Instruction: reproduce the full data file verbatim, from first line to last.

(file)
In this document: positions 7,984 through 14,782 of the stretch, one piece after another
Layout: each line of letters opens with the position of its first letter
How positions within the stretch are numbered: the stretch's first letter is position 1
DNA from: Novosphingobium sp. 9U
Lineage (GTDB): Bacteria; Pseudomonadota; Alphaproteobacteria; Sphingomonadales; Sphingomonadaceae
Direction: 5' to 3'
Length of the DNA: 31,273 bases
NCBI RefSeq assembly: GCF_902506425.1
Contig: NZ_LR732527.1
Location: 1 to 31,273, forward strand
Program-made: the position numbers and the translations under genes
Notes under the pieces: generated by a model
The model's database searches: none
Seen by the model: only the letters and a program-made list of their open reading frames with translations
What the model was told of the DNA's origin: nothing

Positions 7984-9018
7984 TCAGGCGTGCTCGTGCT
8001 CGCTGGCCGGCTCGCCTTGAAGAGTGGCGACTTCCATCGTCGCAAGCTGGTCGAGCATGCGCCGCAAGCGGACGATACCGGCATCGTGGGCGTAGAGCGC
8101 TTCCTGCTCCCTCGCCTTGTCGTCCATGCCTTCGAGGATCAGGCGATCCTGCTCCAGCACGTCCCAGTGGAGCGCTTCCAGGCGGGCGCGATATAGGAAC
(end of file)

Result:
In this document: positions 7,984 through 14,782 of the stretch, one piece after another
Layout: each line of letters opens with the position of its first letter
How positions within the stretch are numbered: the stretch's first letter is position 1
DNA from: Novosphingobium sp. 9U
Lineage (GTDB): Bacteria; Pseudomonadota; Alphaproteobacteria; Sphingomonadales; Sphingomonadaceae
Direction: 5' to 3'
Length of the DNA: 31,273 bases
NCBI RefSeq assembly: GCF_902506425.1
Contig: NZ_LR732527.1
Location: 1 to 31,273, forward strand
Program-made: the position numbers and the translations under genes
Notes under the pieces: generated by a model
The model's database searches: none
Seen by the model: only the letters and a program-made list of their open reading frames with translations
What the model was told of the DNA's origin: nothing

Positions 7984-9018
7984 TCAGGCGTGCTCGTGCT
8001 CGCTGGCCGGCTCGCCTTGAAGAGTGGCGACTTCCATCGTCGCAAGCTGGTCGAGCATGCGCCGCAAGCGGACGATACCGGCATCGTGGGCGTAGAGCGC
8101 TTCCTGCTCCCTCGCCTTGTCGTCCATGCCTTCGAGGATCAGGCGATCCTGCTCCAGCACGTCCCAGTGGAGCGCTTCCAGGCGGGCGCGATATAGGAAC